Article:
8. Ovenbird

rufous hornero (Furnarius rufus), national bird of Argentina and Uruguay

There are many different types of ovenbirds, and they all make a similarly shaped nest.

©Christian Peters/iStock via Getty Images

The Ovenbird (Seiurus aurocapilla) is a species of small migratory songbird native to North America. But what makes them truly special is their incredible nests.

These nests are built in the shape of a domed oven, with a two-inch entrance at the front. The ovenbird carefully constructs the nest from dead leaves, grasses, bark, and moss and lines it with soft, fine materials such as feathers.

The ovenbird is a diligent nest builder, and the construction process can take up to 18 days to complete. They put their nests on the ground in dense thickets and shrubs.

Once the bird finishes the nest, the female ovenbird lays three to five white eggs inside. She sits on the eggs to incubate them for 13 to 14 days. When the eggs hatch, both parents work together to feed the young. The nest remains active until the chicks fledge.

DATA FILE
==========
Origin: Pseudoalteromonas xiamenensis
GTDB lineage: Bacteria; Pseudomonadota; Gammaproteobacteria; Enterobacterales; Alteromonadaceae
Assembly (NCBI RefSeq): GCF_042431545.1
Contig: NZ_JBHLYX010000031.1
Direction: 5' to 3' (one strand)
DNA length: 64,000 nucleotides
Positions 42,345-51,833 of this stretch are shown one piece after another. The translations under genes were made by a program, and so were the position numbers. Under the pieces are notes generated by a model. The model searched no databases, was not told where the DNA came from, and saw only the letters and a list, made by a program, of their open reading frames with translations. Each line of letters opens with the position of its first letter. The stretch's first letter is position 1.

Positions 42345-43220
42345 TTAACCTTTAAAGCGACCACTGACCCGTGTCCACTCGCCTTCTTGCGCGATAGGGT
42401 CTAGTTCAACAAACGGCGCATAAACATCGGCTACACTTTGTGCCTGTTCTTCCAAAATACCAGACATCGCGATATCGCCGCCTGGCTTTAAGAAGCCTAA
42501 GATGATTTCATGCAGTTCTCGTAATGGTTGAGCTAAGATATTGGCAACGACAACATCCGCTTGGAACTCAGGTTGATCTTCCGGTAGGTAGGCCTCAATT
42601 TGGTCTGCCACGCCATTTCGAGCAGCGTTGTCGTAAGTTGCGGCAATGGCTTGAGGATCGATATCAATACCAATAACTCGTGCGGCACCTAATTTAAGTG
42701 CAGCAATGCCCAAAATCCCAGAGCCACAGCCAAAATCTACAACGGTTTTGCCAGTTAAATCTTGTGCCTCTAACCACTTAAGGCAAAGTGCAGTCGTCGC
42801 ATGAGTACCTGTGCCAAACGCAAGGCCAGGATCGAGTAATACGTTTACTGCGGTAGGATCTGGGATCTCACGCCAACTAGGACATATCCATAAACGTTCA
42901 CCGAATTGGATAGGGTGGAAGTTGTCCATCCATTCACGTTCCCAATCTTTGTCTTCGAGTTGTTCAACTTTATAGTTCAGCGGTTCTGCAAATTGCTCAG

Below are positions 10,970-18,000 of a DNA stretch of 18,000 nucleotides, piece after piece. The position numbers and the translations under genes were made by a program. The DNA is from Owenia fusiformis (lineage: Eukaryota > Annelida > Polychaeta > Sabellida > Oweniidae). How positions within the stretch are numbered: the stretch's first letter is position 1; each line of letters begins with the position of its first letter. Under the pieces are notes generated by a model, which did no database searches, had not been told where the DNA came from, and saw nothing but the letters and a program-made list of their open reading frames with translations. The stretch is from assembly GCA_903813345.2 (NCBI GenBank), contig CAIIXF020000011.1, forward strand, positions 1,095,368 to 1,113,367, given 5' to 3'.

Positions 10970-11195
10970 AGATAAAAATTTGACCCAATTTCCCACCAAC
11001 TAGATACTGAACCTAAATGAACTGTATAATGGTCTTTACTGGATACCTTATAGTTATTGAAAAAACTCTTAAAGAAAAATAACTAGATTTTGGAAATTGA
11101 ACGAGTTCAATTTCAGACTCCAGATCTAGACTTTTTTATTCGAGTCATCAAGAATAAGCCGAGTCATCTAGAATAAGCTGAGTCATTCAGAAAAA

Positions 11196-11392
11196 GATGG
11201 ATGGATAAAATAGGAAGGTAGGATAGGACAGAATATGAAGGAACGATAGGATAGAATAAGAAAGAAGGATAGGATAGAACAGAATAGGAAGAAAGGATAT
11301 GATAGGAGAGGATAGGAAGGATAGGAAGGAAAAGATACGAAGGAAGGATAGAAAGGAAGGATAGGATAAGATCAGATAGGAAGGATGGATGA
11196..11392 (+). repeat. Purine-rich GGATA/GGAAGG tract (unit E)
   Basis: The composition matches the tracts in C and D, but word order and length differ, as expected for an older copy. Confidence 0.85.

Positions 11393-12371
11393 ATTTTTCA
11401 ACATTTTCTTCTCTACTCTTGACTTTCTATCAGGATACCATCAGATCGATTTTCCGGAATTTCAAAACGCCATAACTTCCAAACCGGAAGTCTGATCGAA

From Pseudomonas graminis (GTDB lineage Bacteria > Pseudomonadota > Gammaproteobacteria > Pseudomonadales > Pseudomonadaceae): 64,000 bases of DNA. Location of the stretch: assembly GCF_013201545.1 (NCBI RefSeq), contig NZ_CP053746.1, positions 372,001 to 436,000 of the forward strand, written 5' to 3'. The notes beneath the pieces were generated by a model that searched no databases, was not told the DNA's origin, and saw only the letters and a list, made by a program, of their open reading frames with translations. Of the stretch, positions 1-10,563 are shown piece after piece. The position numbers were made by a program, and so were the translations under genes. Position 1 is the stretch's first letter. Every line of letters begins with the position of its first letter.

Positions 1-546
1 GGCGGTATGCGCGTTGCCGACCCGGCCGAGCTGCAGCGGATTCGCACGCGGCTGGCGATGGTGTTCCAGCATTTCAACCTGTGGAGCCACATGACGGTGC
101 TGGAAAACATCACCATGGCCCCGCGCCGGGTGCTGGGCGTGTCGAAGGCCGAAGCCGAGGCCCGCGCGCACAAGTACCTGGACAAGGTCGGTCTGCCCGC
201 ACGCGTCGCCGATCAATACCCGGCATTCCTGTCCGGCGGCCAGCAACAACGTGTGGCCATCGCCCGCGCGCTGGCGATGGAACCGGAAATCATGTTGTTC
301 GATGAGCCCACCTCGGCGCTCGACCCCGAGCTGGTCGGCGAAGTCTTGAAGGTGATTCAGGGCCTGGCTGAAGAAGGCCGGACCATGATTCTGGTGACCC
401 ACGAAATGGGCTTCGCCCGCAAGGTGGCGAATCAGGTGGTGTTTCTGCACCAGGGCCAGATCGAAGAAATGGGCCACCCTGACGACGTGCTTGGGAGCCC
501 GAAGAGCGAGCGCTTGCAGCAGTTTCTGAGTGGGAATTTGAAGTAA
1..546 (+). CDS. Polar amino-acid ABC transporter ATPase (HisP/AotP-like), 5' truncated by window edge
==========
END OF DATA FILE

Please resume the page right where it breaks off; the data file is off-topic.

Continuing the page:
The ovenbird is an amazing species, and their incredible nests are a testament to their skill and hard work. They truly are a fascinating species of bird and one that deserves our admiration.

9. Penduline Tit

Closeup of a Eurasian penduline tit sitting in a nest on a green tree

The incredible nest of the penduline tit is so soft that people use them for slippers!

©Wirestock/iStock via Getty Images

The penduline tit is a small bird native to Europe, Asia, and parts of Africa. They are most known for their incredible nests. They build their nests from string and feathers, and they hang like an ornamental pendulum from the tips of branches or reeds.